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Comedian Nick Di Paolo Files Suit Against Pandora Over Licensing of Spoken Word Copyrights

Cases regarding the copyright infringement of spoken word comedy continue to mount against Pandora. On Monday, Feb. 28, comic Nick Di Paolo filed the latest in a string of recent lawsuits against the streaming service, claiming Pandora did not obtaining the necessary licenses to use Di Paolo’s 142 comedy routines on its platform for both non-interactive and interactive streaming.

The new Di Paolo case arrives shortly after at least five different lawsuits involving Pandora and other comedians like Robin Williams and George Carlin were filed earlier this month (Feb. 7) in California federal court. All complaints, including Di Paolo’s, were filed by attorney Richard S. Busch (best known for representing Marvin Gaye’s estate in the watershed “Blurred Lines” case) and alleged the same infringements.

Music contains two copyrights that streaming services must license in order to use the work on its platform: a copyright for the sound recording and a copyright for the underlying composition. In recent years, proponents argue spoken word comedy has two copyrights as well: one for the recording and one for the underlying “literary work” (or the unique jokes and sequencing of the routine). However, no streaming service has ever secured licenses for both. Historically, these companies only have licenses for the recording, meaning the comedians are getting paid for only half of the protectable elements in their work that is streamed.

The literary work copyright has been historically been ignored, but Pandora publicly acknowledged in SEC filings from the years 2011 to 2017 that a “risk factor” for its business is that its spoken word comedy content is “absent a specific license from any performing rights organization.” Until 2020, there were no performing rights organizations for spoken word recordings, but according to the complaint, Pandora should have still approached Di Paolo directly to gain the proper authorization to use his work (and to pay him royalties).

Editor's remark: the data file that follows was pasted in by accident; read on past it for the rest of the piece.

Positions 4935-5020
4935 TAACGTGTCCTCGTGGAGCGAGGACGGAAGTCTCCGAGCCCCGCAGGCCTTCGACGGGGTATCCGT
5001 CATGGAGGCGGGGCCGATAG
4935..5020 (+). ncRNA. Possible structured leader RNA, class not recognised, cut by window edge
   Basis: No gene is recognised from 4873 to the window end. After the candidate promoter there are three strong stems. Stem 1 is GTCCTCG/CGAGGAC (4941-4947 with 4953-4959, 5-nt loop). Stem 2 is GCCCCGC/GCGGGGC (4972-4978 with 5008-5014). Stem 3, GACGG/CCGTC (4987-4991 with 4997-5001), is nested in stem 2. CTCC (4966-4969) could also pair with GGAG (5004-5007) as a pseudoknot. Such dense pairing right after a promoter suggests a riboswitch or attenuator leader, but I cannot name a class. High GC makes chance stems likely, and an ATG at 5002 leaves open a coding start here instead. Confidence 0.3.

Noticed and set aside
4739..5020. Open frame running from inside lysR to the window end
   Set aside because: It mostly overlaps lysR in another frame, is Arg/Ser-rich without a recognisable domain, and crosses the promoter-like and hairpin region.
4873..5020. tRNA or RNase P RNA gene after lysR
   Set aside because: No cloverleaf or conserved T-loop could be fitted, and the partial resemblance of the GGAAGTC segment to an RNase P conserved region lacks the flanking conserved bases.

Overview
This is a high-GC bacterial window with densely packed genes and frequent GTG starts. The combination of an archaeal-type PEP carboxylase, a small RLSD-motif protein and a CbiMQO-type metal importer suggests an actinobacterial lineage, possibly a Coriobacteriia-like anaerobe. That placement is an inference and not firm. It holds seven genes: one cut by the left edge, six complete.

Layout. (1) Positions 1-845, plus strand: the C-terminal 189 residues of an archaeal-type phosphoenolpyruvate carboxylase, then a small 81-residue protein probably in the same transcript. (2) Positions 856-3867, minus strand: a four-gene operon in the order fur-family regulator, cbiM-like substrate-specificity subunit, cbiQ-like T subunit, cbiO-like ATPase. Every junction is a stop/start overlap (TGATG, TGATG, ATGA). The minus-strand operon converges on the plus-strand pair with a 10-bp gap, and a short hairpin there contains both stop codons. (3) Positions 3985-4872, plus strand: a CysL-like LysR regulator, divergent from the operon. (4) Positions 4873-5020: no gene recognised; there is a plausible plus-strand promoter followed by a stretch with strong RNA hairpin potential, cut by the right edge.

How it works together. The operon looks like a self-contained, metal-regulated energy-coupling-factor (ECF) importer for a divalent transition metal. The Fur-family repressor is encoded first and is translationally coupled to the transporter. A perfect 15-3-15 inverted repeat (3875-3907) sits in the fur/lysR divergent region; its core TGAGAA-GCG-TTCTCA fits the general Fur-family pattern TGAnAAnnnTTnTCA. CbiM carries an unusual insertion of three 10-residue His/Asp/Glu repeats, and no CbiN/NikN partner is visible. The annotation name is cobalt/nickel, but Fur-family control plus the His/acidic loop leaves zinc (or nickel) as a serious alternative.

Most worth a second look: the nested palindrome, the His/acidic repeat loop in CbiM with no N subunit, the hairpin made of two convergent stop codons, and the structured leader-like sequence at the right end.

Now, a number of comedians have aligned with two new entities — Spoken Giants and Word Collections — which were created to act like spoken word’s version of ASCAP and BMI, collecting and licensing the performances of spoken word comedy. Word Collections, founded by Jeff Price, represents Di Paolo. Unlike ASCAP and BMI, however, the two comedy collection societies also are able to license mechanical (or “reproduction”) rights on their clients behalf as well and are not tied down by government consent decrees like ASCAP and BMI.

The lawsuit against Pandora alleges that “beginning in or about August of 2020,” Word Collections representatives “contacted Pandora in an effort to negotiate a licensing agreement for various copyright owners,” but they never reached an agreement with Pandora despite multiple attempts at making contact.

The lawsuit acts as a next step in an already contentious battle between streaming services and “literary works” copyright holders and their collection societies.

The mostly behind-the-scenes battle came to a head on Nov. 24, the day before Thanksgiving, when Spotify quietly removed many of its comedy recordings from major comics like Mike Birbiglia, John Mulaney, and Jeff Foxworthy amid a dispute with Spoken Giants. Spotify, according to Spoken Giants CEO Jim King, did not want to negotiate or consider licensing for literary works and began mentioning the possibility of taking down the content of their comedians in the months leading up to the takedown. Eventually, Spotify did.

Services like Spotify and Pandora, among others, have made public pushes in recent years to brand themselves as platforms providing all types of audio content, not just music. The lawsuit notes this, saying that in Feb. 2011, Pandora still had yet to become profitable because music royalties were such a great expense. Curiously, a few months later, Pandora added comedy to its content offerings, featuring interspersed advertisements. The complaint says “Pandora found a cash cow in a new revenue stream” because it could get away with not licensing and paying out for two copyrights for comedy records for many years. “And, in a brazen business decision, determined that the risk was worth the gain.”

Di Paolo requests a jury trial and hopes to receive “actual damages in addition to defendant’s profits both domestically and relating to foreign sales of other exploitation of the works” and for a “running royalty on all future exploitations of the works.”



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